Resorption occurs any time a part of the body gets absorbed into another part of the body. When we talk about tooth resorption, we generally mean the inflammation and loss of dentin (the inner tissue of the tooth) and cementum (the outer tissue of the tooth) due to absorption. Root resorption specifically refers to when the roots of a tooth or teeth get absorbed into the gums and jaw.
Root resorption is a natural part of the body’s way of recycling old tooth and bone material, and the process of the body eating away at the roots of a tooth are a natural part of losing baby teeth. But when the body starts to absorb material from the roots of permanent teeth, that’s a problem.
Root resorption in adult teeth is usually a result of some sort of trauma to the teeth, often caused by forced shifting of the teeth. This can happen after someone suffers a blow to that tooth, such as in a high-impact sport, but it can also happen as a result of orthodontic treatment.
When we wear braces, the teeth are being pushed and pulled into alignment to produce a healthier bite. Ideally, the bone should be remodeled to accommodate the new position of the teeth, but if the shift happens too quickly, the bone might not have time to readjust, leaving the roots of the teeth to decay and be absorbed back into the rest of the body. If the roots dissolve too much, they could loosen in the gums and even fall out.
In addition to the possibility that the teeth were moved too quickly in the process of orthodontic treatment, other possible factors include the duration of the orthodontic treatment, the amount of force exerted on the teeth, and the direction in which the teeth were moved.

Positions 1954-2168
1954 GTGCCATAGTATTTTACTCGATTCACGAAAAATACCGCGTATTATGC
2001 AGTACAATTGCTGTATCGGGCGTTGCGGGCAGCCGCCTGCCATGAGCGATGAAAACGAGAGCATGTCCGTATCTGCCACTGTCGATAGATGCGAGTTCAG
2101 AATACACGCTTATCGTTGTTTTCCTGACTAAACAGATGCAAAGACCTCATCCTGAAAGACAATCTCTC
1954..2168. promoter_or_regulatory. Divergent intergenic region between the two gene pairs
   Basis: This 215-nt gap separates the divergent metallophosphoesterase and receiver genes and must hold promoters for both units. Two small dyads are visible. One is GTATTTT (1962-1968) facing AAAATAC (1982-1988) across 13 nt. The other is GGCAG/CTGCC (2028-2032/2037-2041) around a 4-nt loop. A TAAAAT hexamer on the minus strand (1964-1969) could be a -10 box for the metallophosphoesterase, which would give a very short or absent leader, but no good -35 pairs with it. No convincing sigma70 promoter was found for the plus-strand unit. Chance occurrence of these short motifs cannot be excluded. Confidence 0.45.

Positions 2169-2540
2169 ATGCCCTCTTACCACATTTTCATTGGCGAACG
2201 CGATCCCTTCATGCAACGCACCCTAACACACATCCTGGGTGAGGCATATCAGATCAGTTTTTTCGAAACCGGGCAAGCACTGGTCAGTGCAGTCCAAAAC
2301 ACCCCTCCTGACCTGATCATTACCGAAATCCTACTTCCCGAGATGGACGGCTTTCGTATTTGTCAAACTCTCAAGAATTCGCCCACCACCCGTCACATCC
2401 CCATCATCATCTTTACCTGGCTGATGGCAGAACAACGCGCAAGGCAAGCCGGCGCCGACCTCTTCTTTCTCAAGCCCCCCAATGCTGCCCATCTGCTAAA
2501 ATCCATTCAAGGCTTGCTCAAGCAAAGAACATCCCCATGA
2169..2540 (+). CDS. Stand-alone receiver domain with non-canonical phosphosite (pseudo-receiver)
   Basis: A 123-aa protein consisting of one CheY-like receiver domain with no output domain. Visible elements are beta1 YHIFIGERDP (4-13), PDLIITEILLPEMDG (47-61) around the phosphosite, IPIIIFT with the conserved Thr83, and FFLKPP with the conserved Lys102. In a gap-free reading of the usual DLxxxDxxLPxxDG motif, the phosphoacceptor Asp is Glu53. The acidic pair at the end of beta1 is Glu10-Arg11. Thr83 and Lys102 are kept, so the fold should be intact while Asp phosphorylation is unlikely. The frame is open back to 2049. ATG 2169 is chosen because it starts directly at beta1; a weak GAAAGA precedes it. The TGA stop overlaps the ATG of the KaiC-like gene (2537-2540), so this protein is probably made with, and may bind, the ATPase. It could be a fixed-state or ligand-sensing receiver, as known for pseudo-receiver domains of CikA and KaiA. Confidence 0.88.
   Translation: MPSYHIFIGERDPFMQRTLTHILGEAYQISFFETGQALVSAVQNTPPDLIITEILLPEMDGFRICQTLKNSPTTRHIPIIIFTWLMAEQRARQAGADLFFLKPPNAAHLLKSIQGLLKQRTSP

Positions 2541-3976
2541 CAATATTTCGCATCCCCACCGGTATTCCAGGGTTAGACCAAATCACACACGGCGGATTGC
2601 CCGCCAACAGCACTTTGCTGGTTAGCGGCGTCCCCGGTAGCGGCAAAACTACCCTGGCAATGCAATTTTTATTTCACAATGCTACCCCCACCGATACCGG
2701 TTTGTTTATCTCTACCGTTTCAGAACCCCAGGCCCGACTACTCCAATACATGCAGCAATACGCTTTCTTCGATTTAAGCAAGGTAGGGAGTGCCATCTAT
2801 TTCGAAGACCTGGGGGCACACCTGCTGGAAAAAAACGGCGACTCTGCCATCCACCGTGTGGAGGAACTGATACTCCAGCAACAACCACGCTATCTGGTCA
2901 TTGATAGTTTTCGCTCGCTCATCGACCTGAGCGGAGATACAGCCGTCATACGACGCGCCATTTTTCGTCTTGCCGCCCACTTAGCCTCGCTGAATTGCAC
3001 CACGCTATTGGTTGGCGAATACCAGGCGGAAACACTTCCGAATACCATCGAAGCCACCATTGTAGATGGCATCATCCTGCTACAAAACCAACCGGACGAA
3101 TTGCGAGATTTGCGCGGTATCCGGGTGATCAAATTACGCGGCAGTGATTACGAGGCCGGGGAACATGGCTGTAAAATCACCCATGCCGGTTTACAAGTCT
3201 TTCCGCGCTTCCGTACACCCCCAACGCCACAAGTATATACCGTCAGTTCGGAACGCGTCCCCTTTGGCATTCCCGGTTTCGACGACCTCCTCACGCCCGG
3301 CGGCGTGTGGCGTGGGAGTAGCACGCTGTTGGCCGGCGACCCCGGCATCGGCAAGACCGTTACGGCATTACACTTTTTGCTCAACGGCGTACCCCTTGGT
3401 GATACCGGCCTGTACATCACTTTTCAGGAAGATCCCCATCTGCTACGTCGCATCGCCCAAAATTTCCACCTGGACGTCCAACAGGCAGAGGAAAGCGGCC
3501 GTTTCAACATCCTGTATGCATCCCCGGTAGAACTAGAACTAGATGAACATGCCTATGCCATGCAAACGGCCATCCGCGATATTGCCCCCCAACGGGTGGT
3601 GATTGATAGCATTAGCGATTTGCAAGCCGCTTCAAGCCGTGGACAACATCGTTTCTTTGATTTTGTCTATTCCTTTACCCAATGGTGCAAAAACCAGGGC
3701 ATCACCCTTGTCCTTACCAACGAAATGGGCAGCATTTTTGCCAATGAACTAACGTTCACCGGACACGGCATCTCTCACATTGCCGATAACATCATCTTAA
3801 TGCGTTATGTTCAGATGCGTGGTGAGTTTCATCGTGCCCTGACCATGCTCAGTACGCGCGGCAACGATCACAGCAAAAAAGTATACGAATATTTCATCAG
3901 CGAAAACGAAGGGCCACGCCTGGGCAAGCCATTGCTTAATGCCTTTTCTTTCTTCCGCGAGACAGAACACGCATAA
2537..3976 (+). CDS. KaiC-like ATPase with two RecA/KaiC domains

In addition to orthodontic treatment, other health factors have been linked to root resorption. Patients with allergies, asthma, or chronic alcoholism appear to be at a higher risk of suffering root resorption. Age, gender, and genetics might also play a role in whether a patient experiences root resorption.
Since no one knows for sure what causes root resorption, it’s hard to know how to prevent it, but since we know there’s a link between orthodontic treatment and root resorption, orthodontists should keep an eye on their patients’ roots. Take regular x-rays and always be on the lookout for decay.
Dentists should also keep an eye on the roots of any patients they know are undergoing orthodontic treatment. Stay alert for any signs of decay and make sure everyone who’s supposed to be helping you take care of your teeth (your orthodontist and your dentist) are all on the lookout for warning signs.
And, as always, be sure to maintain a healthy dental hygiene routine, especially if you’re wearing braces. Make sure to brush twice a day and floss regularly. If you aren’t already using mouthwash, you might want to add it to your routine to help reduce the chance of infection.
If you want to keep your teeth healthy and strong, you must take care of them. At Simply Smiles Dentistry, we can show you how to properly care for your teeth. You will have a great smile that lasts a lifetime.
Until next time…Keep on Smiling!